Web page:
April 2021/November 2023 Update
April 2021/November 2023 Update
Let’s take you through them…
Among the serials is The Arrow (화살). This is a monthly North Korean cartoon pictorial.
It stands out from other North Korean publications, past and present, for its colourful artwork and satire. The Arrow is an example of state-sponsored propaganda. Indeed, many of its pages are devoted to criticism of the United States and “puppet regime” in South Korea. Nevertheless, it is, at times, humorously self-reflective and critical of North Korean society.
Especially by today’s standards.
The LOC has digitized monthly editions of The Arrow between March 1953 to September 1964.
We have yet to explore the entire collection but want to share with you a few cartoons which we found surprising as frequent visitors to North Korea.
Me and my arrow
Straighter than narrow
Wherever we go, everyone knows
It’s me and my arrow.
The 1959 cartoon “An Occurrence at Kulwon Foodstuff Store of Pyongyang’s Central District” humorously depicts a situation which many recent visitors to Pyongyang claim to have seen. (But probably actually haven’t).
In the past, discrepancies between the goods stores promised to carry and the goods they actually carried (or what was available to buy) seem to have been large enough to literally draw criticism from Koreans.
This also makes foreigners wonder if these stores were anything but a showcase.
Nowadays, the importance of the cash economy means stores are more focused on making a buck rather than doing things for show.
While North Korea today may be more receptive to capitalism, it has become less receptive to the satirical cartoon. Today, criticism of societal trends, like the consumption of foreign media, is more likely to be targeted by bland newspaper editorials or internal directives.
Marriage doesn’t always live up to its promises no matter the society. North Korea is no different. For a fictionalized account of a North Korean marriage on the rocks, see Friend (1985), translated into English by Professor Immanual Kim in 2020.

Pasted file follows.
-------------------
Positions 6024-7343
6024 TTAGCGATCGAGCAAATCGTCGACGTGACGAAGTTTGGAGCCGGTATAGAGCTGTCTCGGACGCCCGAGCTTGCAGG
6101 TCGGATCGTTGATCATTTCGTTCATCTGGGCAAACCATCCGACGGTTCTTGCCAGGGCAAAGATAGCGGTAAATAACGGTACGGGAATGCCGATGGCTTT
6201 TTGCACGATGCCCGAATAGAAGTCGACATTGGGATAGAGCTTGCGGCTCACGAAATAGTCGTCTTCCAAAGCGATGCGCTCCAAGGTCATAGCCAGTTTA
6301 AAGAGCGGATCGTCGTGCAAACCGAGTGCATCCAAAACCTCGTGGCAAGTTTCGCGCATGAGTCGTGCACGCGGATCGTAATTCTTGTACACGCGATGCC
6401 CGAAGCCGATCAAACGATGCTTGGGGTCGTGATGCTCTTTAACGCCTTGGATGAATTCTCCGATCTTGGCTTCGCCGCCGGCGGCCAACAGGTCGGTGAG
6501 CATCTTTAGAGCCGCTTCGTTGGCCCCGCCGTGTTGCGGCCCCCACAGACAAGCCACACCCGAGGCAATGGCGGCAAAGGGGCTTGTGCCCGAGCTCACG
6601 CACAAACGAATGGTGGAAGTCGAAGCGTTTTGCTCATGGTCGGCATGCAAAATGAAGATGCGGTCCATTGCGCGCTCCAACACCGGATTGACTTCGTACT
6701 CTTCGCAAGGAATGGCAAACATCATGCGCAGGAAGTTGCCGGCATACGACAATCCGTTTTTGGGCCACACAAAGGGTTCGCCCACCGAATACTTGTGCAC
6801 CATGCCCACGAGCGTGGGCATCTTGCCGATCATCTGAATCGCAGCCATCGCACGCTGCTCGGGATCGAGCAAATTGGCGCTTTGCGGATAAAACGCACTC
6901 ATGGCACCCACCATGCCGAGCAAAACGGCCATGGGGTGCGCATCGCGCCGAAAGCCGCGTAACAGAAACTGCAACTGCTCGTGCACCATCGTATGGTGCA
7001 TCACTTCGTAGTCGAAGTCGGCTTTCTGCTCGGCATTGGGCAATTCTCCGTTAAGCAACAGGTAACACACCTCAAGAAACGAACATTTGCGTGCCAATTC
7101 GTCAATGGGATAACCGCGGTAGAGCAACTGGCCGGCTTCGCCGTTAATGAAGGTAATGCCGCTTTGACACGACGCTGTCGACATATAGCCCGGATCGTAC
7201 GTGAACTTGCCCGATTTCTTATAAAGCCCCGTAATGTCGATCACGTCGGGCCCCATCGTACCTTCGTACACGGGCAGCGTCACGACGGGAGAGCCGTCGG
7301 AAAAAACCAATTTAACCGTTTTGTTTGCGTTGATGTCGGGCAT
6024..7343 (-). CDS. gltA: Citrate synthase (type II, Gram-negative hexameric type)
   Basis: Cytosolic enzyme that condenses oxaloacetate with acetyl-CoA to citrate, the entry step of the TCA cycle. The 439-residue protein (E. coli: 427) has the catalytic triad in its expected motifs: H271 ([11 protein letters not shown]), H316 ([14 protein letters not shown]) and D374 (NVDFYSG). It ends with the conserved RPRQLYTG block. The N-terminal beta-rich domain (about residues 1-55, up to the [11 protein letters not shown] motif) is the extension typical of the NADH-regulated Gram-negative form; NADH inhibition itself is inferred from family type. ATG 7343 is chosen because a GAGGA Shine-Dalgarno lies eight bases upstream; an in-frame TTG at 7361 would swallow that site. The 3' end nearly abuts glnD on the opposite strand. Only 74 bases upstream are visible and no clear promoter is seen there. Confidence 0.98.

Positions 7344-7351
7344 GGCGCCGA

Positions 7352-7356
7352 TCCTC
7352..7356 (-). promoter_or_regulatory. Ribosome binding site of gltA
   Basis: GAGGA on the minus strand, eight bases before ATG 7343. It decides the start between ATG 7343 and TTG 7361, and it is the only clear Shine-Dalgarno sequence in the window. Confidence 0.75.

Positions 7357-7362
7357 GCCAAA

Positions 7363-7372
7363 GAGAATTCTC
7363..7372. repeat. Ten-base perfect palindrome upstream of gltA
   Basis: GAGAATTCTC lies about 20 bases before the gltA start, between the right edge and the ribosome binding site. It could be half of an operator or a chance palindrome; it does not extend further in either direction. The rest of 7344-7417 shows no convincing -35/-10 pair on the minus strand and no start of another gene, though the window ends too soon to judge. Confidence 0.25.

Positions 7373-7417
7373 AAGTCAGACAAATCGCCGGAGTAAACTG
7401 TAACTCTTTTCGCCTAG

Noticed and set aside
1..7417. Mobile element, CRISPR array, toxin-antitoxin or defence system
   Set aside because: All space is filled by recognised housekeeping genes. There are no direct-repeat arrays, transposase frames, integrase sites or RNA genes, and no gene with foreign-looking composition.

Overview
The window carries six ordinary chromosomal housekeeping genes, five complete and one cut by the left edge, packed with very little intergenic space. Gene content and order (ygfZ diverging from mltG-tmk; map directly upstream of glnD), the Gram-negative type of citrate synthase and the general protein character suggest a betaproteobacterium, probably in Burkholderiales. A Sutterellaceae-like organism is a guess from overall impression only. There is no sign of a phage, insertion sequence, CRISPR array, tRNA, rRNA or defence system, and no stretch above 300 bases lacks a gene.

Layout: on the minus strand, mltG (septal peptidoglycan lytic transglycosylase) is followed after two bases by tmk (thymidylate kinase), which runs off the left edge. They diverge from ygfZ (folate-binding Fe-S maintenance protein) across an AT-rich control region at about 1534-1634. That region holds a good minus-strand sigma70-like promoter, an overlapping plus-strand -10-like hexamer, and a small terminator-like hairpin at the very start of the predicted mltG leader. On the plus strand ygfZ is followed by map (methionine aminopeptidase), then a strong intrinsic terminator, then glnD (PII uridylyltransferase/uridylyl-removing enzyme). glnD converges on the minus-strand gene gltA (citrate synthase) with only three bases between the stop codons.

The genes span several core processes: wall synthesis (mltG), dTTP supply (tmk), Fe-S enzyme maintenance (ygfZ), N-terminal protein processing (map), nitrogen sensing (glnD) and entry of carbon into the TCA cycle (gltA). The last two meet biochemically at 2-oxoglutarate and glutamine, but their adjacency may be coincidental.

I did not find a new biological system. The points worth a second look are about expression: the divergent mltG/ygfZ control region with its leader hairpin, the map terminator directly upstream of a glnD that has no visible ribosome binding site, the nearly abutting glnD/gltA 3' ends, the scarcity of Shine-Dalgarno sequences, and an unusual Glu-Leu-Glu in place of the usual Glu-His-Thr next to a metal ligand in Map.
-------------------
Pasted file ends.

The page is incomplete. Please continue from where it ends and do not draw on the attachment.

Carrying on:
In 1959, a cartoonist from No. 13 Middle School in Songjin (today’s Kim Chaek City) in North Hamgyong identified a possible source of matrimonial discord.
Prior to marriage, the man proposes: “Let’s live in cooperation with each other.”
After marriage, it is the woman doing all the work with a crying child strapped to her back. Meanwhile, the husband sits by smoking and reading a newspaper about Communist values. In theory rather than in practice.
Couples in North Korea today experience similar mistaken expectations. This then is often exacerbated by differences in the family class, finances, or even regional background.
For example, a common saying is that Pyongyang mothers often fear their sons falling for a woman from North Hamgyong. Hamgyong women are traditionally among the most beautiful on the peninsula. However, the population fame them also for being tough.
According to the sayings, before marriage, North Hamgyong women are stunningly beautiful and charming. After marriage, they dominate and take total control of their Pyongyang husbands’ lives.
In Vasily Grossman’s Life and Fate(1958), a character asks: “Does life have a meaning? Does Soviet power exist in other galaxies?”
In April 1957, a North Korean artist imagined aliens in space observing Earth shrouded in a ring of fabric with a telescope. Indeed, just months before the launch of Sputnik.